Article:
Votes at Tuesday night’s Quorum Court committee meetings show county employee premium pay will be back under debate, as well as timing of pay raises for some county employees.
Two committees met – Personnel and Budget and Finance. Budget and Finance met after Personnel in order to review that committee’s votes moving a series of pay raise ordinances, 21-32 to 21-36 to Budget and Finance. These ordinances reflect pay raises for chief deputies in the collector, treasurer, county clerk, circuit clerk and assessor’s offices. In each case the salary was increased $4,595 to a $55,600 salary, based upon a review of the salary for these positions in similar counties in the state.
The court had recently passed an ordinance requiring a formal structure for pay raise requests, including documentation based upon pay scales in other counties. The same requests had been rejected earlier for not meeting the new ordinance’s requirements.
Justice Kris Kendrick, Personnel Committee member who sponsored the structure ordinance, complimented department heads for the completeness of the packets submitted which supported the pay raises.
The only debate on raises was a point brought forward by Justice John Pickett citing that the county’s personnel manual mandated that raises for county employees be submitted in either May or September. Under this, Pickett cited, the raises should go into effect Jan. 1, 2021, as opposed to the Oct. 19 date used in the ordinances.
Pickett, as Personnel Committee member and Budget and Finance Committee chair, brought his point forward twice. It was not brought up for vote, leaving the Oct. 19 effective date (the date of next week’s scheduled Quorum Court meeting) intact. In debate, several justices pointed out that the pay raises, including changes to the requirements for submitting, had been ongoing since at least May.
The ordinances passed through committee quickly, with little additional debate.
A unexpected turn was Justice Jerry Boyer bringing up premium pay during the Budget and Finance committee meeting. The matter was not on the committee’s agenda for the evening.
Boyer told the committee he had received a number of messages, conversations, phone call and emails from county employees who told him all county employees, regardless of department, should receive the same amount of premium pay regardless of department.
Premium pay for county employees was tabled by the Quorum Court at its September meeting after several justices spoke against both the amount being proposed and how some employees deserved more money than others. Justice Rose Roland said at the time that deputies deserved more premium pay than other county employees.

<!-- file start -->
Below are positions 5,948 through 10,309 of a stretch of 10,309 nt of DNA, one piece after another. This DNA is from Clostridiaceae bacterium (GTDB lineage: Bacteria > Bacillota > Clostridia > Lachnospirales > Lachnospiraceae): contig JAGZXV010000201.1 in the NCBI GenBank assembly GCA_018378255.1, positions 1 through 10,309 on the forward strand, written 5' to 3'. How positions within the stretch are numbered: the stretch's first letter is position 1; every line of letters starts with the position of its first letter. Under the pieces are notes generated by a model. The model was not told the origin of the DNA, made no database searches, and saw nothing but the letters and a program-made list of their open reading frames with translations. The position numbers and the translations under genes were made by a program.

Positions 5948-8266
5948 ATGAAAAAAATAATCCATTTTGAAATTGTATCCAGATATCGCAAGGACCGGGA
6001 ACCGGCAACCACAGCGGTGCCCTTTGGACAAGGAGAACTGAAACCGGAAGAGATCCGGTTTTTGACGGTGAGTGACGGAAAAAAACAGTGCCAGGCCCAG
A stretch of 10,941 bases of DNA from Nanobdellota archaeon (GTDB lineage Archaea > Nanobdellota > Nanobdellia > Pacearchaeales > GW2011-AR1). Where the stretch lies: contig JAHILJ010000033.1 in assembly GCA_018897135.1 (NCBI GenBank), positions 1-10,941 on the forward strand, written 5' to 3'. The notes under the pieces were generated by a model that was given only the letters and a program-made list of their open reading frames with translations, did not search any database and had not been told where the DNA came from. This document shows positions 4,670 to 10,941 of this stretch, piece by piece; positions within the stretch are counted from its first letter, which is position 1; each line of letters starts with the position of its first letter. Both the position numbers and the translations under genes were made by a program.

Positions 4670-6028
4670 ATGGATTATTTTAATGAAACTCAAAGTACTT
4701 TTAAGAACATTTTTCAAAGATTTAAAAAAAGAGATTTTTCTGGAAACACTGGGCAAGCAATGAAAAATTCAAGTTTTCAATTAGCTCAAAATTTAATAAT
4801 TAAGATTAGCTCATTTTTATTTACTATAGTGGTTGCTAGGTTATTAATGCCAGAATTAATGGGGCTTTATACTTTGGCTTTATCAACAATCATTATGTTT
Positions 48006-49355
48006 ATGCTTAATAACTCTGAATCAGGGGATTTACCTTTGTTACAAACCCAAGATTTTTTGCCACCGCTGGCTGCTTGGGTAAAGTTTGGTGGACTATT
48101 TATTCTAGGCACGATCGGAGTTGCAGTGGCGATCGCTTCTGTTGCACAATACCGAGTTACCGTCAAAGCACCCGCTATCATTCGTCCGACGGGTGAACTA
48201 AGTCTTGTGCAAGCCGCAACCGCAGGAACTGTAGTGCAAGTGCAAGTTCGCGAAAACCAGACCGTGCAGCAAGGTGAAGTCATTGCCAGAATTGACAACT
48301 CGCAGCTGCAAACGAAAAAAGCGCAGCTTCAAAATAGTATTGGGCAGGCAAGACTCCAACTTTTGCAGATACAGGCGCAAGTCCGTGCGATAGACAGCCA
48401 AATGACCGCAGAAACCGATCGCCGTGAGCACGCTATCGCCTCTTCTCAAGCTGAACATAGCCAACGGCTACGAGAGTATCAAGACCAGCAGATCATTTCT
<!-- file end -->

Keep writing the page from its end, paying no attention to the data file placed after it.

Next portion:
The money was derived from federal funds, CARES Act and American Rescue Plan money, the latter representing $24.3 million to the county. Premium pay, cited as one of the intents of the Rescue Plan, is for those who had to contended with possible coronavirus infection as part of their job duties, such as interacting with the public.
Boyer said what he had been told by employees after the September meeting the proposed $5,500 amount for each full-time employee who worked throughout the health emergency should not be based upon department.
Committee member Justice Randy Higgins, as last month’s debate on fairness was re-hashed, said, “We can make this as complicated and painful as we want, [but] let’s not make this complicated.”
Justice Tyler Pearson felt it was important to get the premium pay out to county employees.
“This will be a priority for me and will always be at the top of my list,” he said.
Pickett asked County Attorney Phil Murphy for a review of the terms by which the distribution was calculated.
Murphy explained that his office worked with County Clerk Margaret Darter in determining which employees worked in-office and from home during the health emergency, and based upon that allowed them to receive $1.80 per hour. By the nature of the Rescue Plan versus CARES Act, in-office work was drawn from Rescue Plan funds and from-home was drawn from CARES Act funds. This was due to the very tight restrictions on how Rescue Plan money could be used, Murphy said.
Hours were submitted showing the maximum an employee could have worked during that time was 3,040 hours, resulting in the final figure of maximum possible of $5,500.
Other justices in attendance raised concerns, Justice John Allison stating that the court had a number of projects planned, including the Animal Shelter and 911 upgrades, and had to think about this against distributing money to employees.
Murphy replied that he understood Judge Baker was not planning to approve any additional expenditures until premium pay for county employees was first passed by the court.
Justice Samuel Strain said other businesses which had distributed bonuses for work during the pandemic had done so for much less money, using a $1,500 figure.
“I think if you go through with this [returning the premium pay ordinance to the full court] it’s going to turn some of us off,” Strain said.
Strain was reminded that the court had given 1 percent pay raises to the employees last year.
Committee member Justice Matt Brown, who had voted for tabling premium pay in September, citing opposition to the Rescue Plan as a cost to future generations, called the $5,500 “shocking.”
Brown joined the committee in voting to return the ordinance to the court, but said he would vote against it.